On a cold day in late 2017, Jacob “Jake” Wunderlin, cofounder of JJMT Capital, showed up at a diner in Chicago’s Gold Coast neighborhood for a meeting. His lunch companion, Adam Ferrari, was a petroleum engineer who had started investing with Wunderlin and wanted to ask some questions. Through JJMT Capital, Ferrari had been purchasing promissory notes issued by a company in Los Angeles, 1inMM, which said it was licensing movies and selling them to HBO and Netflix
“Why are HBO and Netflix not doing this on their own,” Ferrari asked? He also wanted to make sure Wunderlin was investing his own money in the deals. Wunderlin carefully answered Ferrari’s questions and assured him the 1inMM notes represented an incredible opportunity. Ferrari would end up investing about $250,000 in nine of the 1inMM (one in a million) notes that promised to pay him interest of 25%.
On Tuesday, federal agents in Los Angeles arrested Zachary Horwitz, the 34-year-old small-time actor behind 1inMM, and accused him of running a Ponzi scheme that securities regulators said totaled $690 million. The movie-licenses and the deals with HBO and Netflix were bogus, federal prosecutors said, adding that “by far the largest source of investor funds” that came into the Ponzi scheme was raised by JJMT.
Jake Wundrelin knew Horwitz well. The two had become fast friends when both were students at Indiana University Bloomington. There, Wunderlin had also become a good friend of two Beta Theta Pi Fraternity brothers, Joe deAlteris and Matthew Schweinzger. All four men struck up a close relationship. After graduating from college in 2010, Horwitz headed for Hollywood and tried to become an actor under the name Zach Avery, while the three other young men went to Chicago and New York to make a go of it in finance.
In Chicago, Wunderlin and deAlteris began together as financial analysts at JPMorgan
Back in Hollywood, Horwitz had founded 1inMM and had a proposal that was a sure thing. He told his Indiana University buddies he would purchase regional distribution rights to films and license them for more than he paid to online platforms like HBO and Netflix for distribution outside the U.S. DeAlteris invested in one of these deals as early as 2014 and made money.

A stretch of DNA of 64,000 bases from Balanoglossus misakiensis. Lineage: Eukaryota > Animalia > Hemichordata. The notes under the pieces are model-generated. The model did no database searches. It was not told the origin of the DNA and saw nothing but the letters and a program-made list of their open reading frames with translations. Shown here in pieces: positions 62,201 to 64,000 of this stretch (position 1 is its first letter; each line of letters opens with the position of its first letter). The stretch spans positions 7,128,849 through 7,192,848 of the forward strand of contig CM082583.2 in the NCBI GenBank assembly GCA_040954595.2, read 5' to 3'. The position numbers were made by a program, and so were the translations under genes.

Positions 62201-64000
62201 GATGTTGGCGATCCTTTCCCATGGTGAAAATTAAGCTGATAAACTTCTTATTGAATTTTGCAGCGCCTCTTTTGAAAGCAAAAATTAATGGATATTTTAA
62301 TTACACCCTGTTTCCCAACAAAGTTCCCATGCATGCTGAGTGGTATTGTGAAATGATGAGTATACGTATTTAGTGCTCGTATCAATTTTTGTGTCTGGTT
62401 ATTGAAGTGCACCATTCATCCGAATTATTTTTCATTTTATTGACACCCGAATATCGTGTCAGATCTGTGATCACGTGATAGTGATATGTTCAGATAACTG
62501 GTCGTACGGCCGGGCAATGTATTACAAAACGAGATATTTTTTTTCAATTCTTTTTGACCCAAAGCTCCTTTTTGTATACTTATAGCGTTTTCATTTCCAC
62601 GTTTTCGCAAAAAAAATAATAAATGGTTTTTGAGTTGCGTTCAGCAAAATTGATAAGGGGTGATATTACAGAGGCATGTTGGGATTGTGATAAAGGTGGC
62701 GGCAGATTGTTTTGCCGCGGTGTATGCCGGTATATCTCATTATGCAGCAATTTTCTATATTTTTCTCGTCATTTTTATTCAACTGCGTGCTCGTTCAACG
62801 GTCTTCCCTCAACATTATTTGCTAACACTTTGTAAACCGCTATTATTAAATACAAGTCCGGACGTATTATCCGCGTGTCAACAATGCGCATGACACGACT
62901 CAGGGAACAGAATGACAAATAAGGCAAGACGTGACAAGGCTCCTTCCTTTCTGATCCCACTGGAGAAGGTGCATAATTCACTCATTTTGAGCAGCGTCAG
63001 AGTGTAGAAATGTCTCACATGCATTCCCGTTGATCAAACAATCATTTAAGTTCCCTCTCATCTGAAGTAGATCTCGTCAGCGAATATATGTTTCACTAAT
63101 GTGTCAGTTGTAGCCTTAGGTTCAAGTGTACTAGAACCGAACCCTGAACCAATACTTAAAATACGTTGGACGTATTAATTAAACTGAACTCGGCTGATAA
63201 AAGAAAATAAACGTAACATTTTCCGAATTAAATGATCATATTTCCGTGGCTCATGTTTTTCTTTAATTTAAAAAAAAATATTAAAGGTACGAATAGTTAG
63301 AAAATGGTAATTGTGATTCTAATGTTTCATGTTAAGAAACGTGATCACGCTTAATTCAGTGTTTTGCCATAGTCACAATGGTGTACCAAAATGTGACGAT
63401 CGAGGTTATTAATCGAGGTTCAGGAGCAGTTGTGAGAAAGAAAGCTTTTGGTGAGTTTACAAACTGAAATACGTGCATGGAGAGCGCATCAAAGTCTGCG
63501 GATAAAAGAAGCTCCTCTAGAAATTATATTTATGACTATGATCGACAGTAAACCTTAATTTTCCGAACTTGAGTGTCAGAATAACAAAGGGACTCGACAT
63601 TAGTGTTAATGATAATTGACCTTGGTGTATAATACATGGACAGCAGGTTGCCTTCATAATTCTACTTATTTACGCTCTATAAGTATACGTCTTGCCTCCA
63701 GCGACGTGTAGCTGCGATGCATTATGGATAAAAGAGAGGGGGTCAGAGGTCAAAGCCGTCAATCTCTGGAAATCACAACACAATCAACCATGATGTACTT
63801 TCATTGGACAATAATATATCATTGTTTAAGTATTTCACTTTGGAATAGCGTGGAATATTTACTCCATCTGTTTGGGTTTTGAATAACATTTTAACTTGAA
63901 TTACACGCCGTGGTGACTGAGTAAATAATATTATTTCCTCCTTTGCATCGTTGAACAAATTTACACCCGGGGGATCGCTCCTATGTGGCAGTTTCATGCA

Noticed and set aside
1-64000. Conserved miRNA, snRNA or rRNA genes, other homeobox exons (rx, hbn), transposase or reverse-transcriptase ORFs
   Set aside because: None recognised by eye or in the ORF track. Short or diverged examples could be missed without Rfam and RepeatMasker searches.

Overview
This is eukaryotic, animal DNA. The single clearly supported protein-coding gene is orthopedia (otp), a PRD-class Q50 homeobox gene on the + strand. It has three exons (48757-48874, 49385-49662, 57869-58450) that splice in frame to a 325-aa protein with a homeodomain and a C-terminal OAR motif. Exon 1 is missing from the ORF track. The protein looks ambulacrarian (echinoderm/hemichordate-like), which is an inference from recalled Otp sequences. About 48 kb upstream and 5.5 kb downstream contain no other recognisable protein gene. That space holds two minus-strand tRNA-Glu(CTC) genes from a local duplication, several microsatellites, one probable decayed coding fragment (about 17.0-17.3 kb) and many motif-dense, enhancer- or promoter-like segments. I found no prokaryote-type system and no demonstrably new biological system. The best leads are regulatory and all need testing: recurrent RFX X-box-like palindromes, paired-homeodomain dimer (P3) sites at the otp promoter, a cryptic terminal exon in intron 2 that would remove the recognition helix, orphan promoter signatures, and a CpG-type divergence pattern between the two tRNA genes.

In the summer of 2015, Horwitz sent Wunderlin, deAlteris and Schweinzger an annual report touting 1inMM had acquired and distributed 49 films “without incurring a single loss in the process.” He said HBO and Netflix were hungry for content. For a personal touch, Horwitz also sent his college buddies a bottle of Johnny Walker Blue Label scotch with the annual report.
Wunderlin, deAltris and Schwinzger founded JJMT Capital in an 1,100 square-foot Chicago apartment and started raising money for the deals. They were joined by Tyler Crookston, who had graduated from Indiana University in 2007. JJMT stood for the first initials of the founders, Jake, Joe, Matthew and Tyler. Wunderlin and deAltris quit their days jobs, but the other two did not and Crookston left the group within two years.
The JJMT crew went out and found dozens of investors for Horwitz’s promissory notes. They sold the notes to their family, friends and professional contacts. The notes carried maturities of between 6 and 12 months and each was tied to a specific movie like “Blood Quantum” and “La Melodie.” In total, JJMT alone raised about $216 million, securities filings show, and entered into 500 promissory notes. They would take a cut of the 30% to 40% interest rates that Horwitz promised to pay.
For years, Horwitz made steady payments on the notes. He also lived an extravagant life. Horwitz bought a $5.7 million home in the Los Angeles neighborhood of Beverlywood, and spent $124,000 on trips to Las Vegas and $2.5 million for a celebrity interior designer, securities regulators say. Horwitz also used $137,000 to charter jets and $54,600 for a luxury watch subscription service.
But starting in December 2019, Horwitz stopped making payments on 160 notes sold through JJMT, eventually defaulting on more than $160 million in principal and another $59 million in returns on the JJMT-sold notes. When JJMT confronted Horwitz, he conjured bogus emails between him and employees of Netflix and HBO to keep JJMT at bay, federal prosecutors claim. Eventually, JJMT notified federal law enforcement that something was up. It turned out, securities regulators claim, that Horwitz had all along been using money from new investors to make good on payments that had become due on early notes, and had used investor funds to finance his lavish lifestyle.
JJMT declined to comment. Anthony Pacheco, Horwitz’s lawyer, did not respond to requests for comment.
“They thought this was their golden goose. I had no idea the scale of it,” said Adam Ferrari, the petroleum engineer who invested in nine of Horwitz’s notes through JJMT. He lost about $100,000 and has filed a lawsuit against JJMT. “My frustration with the JJMT group is they had a fiduciary duty to vet this guy in L.A. and they didn’t do it.”